Journey to Argentina

I am in the back seat of a car, listening to Argentinian rock and reggae, on the way from Chile to Argentina, watching breath-taking landscapes pass by. In part, they are breath-taking because we are at 4,200 meters above sea level. But the beauty is what is really awe inspiring. I am surprised by the variety, and especially the colors, of the desert landscapes.

Flat plains extend for miles, with just a few random large rocks scattered here and there, making the landscape feel like a photo of the moon or mars.

The seemingly deserted and very flat plains extend to the horizon where they turn red and strangely tilt diagonally upwards to the base of a majestic snow-capped volcano and its neighboring hills on the horizon. (I tried to capture this with the camera and couldn’t).

A few miles later massive sand dunes emerge and later dunes of black lava rock. Then, the hills begin to be dotted with green spots – “pasta brava”, a little bush that can withstand harsh environments like the altitude, cold, strong sun, and droughts here, and the primary food for the vicuñas that live here.

We pass lake after lake, none of them just a normal lake – all salt lakes, covered in or surrounded by white. In one lake I saw flamingos feasting on crustaceans- (they eat for 18 hours per day to be able to get enough food since the crustaceans they feed on are so small.)*

Another laguna with a salt flat behind it, “Laguna calientes I”, near the border, lives up to its name as we can just make out vapor rising out of the lake. The lake is fed by an underground aquifer, which sits on top of a layer of magma making the water hot.*

And then we had to slow down for the llama to cross the road, taking his time, making sure we know we are guests in his territory.

 

No one has eaten breakfast, but luckily I have 2 bananas and a huge empanada (literally a foot-long empanada!) that I bought for the journey the night before, so we share them.

The driver is around my age, a Peruvian from Trujillo living in Buenos Aires, and his best friend and brother-in-law is from Argentina. They are heading back to Buenos Aires after a road trip to Peru to visit family and, well to road trip and see the sites along the way. The other passenger is an older man, a Venezuelan who lives in Bogotá, Colombia and is traveling to Uruguay. His wife was in an accident and needs an expensive operation and he heard that in Uruguay he could get good work without papers. He has no money and has been traveling from Colombia – a couple of days walking all day, and other days with the help of good samaritans that give him rides.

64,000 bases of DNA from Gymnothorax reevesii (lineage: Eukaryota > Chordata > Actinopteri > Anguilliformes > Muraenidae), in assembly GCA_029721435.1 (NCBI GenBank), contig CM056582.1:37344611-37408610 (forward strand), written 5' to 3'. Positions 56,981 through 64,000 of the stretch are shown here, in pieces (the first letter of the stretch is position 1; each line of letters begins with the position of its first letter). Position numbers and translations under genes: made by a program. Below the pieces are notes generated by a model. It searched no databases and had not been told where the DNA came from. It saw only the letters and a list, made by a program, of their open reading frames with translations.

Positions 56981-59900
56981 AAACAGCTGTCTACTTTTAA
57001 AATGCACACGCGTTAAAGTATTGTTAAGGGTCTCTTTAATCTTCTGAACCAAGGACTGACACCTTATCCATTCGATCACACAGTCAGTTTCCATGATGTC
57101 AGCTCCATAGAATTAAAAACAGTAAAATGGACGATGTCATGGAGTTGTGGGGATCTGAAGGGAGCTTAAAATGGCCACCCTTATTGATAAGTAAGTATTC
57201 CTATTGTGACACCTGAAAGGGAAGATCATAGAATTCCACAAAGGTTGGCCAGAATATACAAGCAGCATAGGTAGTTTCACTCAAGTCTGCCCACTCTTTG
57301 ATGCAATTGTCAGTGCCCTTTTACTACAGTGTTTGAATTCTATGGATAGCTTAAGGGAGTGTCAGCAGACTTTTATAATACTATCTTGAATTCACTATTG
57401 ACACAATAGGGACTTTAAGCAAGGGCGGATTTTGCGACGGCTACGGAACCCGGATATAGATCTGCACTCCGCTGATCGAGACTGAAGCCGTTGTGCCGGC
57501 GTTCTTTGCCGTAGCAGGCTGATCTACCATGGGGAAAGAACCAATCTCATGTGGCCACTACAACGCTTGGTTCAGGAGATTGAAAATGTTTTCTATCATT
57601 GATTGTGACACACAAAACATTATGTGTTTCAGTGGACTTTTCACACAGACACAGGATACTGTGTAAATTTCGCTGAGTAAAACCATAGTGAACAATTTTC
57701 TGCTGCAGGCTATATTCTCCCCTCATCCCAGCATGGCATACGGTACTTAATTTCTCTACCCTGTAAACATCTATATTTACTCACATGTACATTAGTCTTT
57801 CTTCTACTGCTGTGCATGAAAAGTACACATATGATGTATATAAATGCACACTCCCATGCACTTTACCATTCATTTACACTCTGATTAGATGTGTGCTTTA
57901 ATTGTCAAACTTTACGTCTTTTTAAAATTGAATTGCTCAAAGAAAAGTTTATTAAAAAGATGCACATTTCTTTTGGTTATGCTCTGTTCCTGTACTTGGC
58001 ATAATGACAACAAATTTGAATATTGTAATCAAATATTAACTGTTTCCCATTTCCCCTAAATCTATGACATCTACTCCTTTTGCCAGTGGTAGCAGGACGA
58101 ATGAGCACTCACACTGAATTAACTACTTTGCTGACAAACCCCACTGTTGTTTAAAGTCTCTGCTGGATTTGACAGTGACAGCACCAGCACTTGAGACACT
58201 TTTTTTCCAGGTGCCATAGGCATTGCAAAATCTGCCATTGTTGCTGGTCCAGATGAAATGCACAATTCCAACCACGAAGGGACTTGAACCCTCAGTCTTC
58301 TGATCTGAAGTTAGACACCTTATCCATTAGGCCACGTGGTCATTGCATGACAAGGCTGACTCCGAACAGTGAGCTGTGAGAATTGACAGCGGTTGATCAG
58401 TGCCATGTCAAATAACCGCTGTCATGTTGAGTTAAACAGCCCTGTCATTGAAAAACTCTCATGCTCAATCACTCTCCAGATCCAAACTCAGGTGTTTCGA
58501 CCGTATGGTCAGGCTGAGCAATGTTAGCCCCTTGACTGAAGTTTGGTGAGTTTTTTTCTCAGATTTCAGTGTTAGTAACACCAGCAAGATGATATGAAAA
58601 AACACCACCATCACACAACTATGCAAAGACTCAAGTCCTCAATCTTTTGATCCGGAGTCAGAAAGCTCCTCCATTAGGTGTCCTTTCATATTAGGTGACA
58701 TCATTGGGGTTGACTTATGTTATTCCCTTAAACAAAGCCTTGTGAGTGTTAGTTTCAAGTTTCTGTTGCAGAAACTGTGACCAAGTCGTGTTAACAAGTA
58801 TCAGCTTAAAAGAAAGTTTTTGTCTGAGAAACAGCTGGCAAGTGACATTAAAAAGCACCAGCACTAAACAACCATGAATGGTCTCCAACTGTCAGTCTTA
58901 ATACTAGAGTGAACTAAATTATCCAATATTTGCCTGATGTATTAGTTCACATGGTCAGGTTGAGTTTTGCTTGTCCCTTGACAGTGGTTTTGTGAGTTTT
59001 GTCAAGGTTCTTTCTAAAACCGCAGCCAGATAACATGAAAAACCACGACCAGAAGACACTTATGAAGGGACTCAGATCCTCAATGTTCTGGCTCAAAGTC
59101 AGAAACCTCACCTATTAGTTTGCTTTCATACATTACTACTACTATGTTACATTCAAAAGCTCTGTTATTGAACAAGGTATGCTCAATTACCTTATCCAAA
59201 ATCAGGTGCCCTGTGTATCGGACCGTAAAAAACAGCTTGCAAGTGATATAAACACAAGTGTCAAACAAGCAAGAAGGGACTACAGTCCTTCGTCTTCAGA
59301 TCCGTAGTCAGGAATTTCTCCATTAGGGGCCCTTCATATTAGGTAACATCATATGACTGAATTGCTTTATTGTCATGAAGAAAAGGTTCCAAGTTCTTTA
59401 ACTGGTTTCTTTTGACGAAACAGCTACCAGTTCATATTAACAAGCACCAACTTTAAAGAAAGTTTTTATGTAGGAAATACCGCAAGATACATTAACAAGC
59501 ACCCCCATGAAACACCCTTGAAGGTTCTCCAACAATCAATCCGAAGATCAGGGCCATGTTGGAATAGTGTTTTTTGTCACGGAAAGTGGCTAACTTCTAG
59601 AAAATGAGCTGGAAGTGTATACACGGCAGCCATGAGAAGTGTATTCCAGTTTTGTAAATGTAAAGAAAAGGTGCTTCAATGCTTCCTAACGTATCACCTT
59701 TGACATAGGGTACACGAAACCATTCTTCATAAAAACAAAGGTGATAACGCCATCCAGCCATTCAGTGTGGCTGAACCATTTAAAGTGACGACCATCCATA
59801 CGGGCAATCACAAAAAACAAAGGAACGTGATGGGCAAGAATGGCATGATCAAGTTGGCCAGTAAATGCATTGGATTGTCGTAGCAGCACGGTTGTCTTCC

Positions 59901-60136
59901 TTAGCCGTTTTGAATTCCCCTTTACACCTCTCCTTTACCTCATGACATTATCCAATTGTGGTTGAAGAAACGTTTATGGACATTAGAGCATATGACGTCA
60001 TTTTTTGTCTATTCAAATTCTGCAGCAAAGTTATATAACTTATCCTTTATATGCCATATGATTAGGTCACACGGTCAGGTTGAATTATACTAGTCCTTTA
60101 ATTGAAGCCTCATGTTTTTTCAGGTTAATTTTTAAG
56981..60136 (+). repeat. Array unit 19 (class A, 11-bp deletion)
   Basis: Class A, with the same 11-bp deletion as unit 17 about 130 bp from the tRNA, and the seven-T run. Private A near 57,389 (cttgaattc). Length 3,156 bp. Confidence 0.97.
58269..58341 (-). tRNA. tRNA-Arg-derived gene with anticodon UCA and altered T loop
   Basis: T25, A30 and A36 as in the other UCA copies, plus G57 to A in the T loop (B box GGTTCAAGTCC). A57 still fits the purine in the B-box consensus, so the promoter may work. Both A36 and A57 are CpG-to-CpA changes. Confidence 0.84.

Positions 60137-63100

The driver, one of those good samaritans, buys us all a coffee and croissants in the gas station after we all successfully cross the border, and I am taken aback by his natural generosity. This is one of those life-changing moments where I am so grateful that I live in a world where people are still generous, treating each other like one human family, and I hope I can be as naturally generous in my daily interactions.

The brother-in-laws are actually a little behind schedule because the car had broken down in Nazca, Peru and they had to wait a week to get it repaired. Because Nazca is such a touristy place, they said they spent a lot on accommodations, in addition to paying for repairs. But they took everything in stride and noted that, on the other hand, Nazca was a really beautiful place and they got a chance to see a lot there.

Because they’re a little behind, we don’t stop a lot, but we do take a few minutes at some great overlook points, and we also stopped to see the salt flats in Argentina.

Playing in the salt flats. Our feet and pants were marked with white for the rest of the day!

Sharing stories, crossing the Chile-Argentina border together, stopping to see a few incredible views of nature along the way, sharing breakfast together, putting all our heads together to fix the radiator cap when it had problems – all these shared experiences within just 9 hours one day makes us feel like friends rather than strangers. When we arrive to Jujuy where I will be staying as they continue their journey, I realize I’m actually kind of nostalgic as I say bye and we all wish each other luck on our respective journeys.

 

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